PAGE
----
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Microwave Gourmet Paperback – January 7, 1998


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About the Author

Barbara Kafka is the bestselling author of Roasting: A Simple Art, which won a Julia Child Cookbook Award, and Party Food. She writes on a regular basis for The New York Times, is a TVFN (Television Food Network) regular, and contributes to numerous food magazines. She lives in New York City and Vermont.

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Product Details

  • Paperback: 575 pages
  • Publisher: William Morrow Cookbooks; 1st Pbk. Ed edition (1997)
  • Language: English
  • ISBN-10: 0688157920
  • ISBN-13: 978-0688157920
  • Product Dimensions: 7 x 1.3 x 9.2 inches
  • Shipping Weight: 2.2 pounds
  • Average Customer Review: 4.5 out of 5 stars  See all reviews (36 customer reviews)
  • Amazon Best Sellers Rank: #435,016 in Books (See Top 100 in Books)

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Customer Reviews

4.5 out of 5 stars

Most Helpful Customer Reviews

63 of 63 people found the following review helpful By Eileen G. on December 20, 2000
Format: Paperback
This book deserves all of the praise it has earned. In addition, the section on time-consuming (because you have to keep checking the steam bath) Steamed Puddings - fabulous, moist cake-like English desserts, including Chocolate, Pear, a spiced pudding, and Papaya - is invaluable, and my initial reason for buying the book. One might want to resist baking conventional cakes in the microwave, but cakes are included, and several I tried emerged exactly as promised. Frostings, too. In addition, there are reduction sauces that you can prepare in minutes, and beautiful soups - Caribbean Fish Stew, cream soups, and much more. The ingredients lists are refreshingly straightforward and do not demand obscure ingredients. Kafka has got microwave cooking completely figured out, she is generous with her know-how, she is an innovator, and best of all - offers great food in this very useful book.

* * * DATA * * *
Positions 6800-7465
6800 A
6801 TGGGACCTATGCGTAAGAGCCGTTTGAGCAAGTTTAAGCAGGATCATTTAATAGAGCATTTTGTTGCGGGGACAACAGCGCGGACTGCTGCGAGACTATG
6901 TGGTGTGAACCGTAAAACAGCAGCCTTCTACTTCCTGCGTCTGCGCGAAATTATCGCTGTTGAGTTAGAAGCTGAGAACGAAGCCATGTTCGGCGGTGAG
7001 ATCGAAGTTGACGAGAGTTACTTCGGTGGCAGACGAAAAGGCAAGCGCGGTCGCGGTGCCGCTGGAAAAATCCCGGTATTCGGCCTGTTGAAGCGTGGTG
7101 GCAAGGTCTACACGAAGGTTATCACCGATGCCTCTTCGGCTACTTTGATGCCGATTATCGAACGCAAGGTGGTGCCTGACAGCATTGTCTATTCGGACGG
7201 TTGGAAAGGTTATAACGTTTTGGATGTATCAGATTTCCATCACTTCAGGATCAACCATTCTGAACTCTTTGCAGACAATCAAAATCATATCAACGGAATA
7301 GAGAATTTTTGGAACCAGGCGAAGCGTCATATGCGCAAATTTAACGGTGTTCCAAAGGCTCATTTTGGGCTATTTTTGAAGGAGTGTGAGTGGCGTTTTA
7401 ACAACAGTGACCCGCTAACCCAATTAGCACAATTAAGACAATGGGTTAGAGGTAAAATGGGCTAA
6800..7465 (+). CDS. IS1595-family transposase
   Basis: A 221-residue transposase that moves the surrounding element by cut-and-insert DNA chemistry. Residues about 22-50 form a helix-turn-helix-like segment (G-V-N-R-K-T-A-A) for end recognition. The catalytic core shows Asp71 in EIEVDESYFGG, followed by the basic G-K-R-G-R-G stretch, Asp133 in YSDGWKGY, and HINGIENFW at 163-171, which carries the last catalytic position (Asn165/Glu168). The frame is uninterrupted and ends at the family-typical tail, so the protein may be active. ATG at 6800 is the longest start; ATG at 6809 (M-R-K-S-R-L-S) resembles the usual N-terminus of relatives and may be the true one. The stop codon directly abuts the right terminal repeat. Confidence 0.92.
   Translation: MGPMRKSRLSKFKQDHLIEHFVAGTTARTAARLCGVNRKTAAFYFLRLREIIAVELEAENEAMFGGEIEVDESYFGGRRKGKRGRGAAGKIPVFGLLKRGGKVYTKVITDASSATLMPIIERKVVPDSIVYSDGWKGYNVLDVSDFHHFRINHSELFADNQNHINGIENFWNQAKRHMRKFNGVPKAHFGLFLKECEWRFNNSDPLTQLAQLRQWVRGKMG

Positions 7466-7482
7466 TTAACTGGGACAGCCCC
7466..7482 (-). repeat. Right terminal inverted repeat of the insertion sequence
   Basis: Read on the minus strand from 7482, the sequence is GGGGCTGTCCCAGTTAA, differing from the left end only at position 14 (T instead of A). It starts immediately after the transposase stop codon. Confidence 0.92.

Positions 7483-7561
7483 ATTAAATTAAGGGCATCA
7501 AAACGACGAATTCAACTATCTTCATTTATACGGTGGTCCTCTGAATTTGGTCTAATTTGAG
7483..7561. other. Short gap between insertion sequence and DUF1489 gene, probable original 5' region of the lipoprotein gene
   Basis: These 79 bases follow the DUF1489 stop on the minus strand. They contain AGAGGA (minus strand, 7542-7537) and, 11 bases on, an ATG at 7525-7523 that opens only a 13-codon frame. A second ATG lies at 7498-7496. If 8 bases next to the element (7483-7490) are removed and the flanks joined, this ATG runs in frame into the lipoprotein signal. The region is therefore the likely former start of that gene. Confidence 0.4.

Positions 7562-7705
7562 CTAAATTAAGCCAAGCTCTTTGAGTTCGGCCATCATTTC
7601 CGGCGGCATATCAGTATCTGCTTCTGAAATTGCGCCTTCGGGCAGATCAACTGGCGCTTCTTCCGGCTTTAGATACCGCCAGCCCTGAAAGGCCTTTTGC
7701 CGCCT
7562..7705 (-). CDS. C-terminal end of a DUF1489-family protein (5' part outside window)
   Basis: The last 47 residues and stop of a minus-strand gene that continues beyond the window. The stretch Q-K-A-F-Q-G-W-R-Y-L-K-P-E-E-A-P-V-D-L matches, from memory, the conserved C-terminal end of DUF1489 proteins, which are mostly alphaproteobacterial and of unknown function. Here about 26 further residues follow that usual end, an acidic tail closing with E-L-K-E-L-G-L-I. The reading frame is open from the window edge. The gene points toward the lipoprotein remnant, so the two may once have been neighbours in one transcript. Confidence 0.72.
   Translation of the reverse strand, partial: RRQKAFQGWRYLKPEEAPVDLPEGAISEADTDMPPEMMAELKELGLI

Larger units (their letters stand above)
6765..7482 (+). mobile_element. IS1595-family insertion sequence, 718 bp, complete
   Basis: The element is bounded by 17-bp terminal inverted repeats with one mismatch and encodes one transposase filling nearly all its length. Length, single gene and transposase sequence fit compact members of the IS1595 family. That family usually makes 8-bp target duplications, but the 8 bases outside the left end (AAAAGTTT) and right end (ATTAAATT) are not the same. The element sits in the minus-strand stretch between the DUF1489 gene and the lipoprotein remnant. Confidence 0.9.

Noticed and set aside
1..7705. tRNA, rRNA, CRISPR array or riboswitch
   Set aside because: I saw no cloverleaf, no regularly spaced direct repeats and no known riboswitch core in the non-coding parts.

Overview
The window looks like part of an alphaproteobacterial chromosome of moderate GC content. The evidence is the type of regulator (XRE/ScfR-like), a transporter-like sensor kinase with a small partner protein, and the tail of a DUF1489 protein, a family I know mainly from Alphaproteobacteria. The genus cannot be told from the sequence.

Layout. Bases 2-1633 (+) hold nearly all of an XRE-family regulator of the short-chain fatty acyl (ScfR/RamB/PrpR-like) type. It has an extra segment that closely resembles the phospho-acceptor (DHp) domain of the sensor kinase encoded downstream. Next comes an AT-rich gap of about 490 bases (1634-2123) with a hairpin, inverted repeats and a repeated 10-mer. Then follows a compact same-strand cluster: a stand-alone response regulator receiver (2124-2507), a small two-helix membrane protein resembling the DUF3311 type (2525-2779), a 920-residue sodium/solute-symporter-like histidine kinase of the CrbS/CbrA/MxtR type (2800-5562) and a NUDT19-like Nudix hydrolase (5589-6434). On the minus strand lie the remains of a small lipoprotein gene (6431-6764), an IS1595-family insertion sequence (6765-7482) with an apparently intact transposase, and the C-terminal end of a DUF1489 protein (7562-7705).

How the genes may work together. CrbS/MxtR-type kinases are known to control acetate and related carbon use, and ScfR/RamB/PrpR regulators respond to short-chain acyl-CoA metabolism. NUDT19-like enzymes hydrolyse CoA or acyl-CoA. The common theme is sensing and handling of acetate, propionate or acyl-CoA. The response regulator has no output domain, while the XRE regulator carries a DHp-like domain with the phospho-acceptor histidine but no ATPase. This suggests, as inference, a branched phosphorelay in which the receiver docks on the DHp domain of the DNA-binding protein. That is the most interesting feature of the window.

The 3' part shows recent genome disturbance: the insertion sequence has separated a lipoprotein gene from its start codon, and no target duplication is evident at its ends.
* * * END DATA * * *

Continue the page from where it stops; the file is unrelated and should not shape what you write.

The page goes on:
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76 of 80 people found the following review helpful By B. Marold HALL OF FAMETOP 500 REVIEWER on June 11, 2004
Format: Paperback
I make a point of distrusting blurbs by friendly (and probably compensated) colleagues and self-congratulatory comments on the covers of all books, especially cookbooks, where the criteria for quality are often a lot more objective than for fiction, memoirs, or criticism, for example. In rare cases, an especially strong or unexpected blurb can turn my head. With this book, the combination of distinguished cookbook author Barbara Kafka and front cover blurb source Maida Heatter combined with the very prosaic subject of the microwave has definitely turned my head. Ms. Heatter says `Don't even think about using a microwave without Microwave Gourmet'. Maida Heatter is rarely wrong about anything.
The microwave seems to be the iceberg lettuce of kitchen appliances. It is the device that many culinary writer / TV hosts love to malign, or at least ignore. Sara Moulton seems proud of the fact that she does not even own one. The microwave so prominently visible on Rachael Ray's set of '30 Minute Meals' rarely gets any use. Gadget king Alton Brown has, in about sixty shows I have seen, used it but once or twice. He at least did us the favor of explaining how it works on one occasion.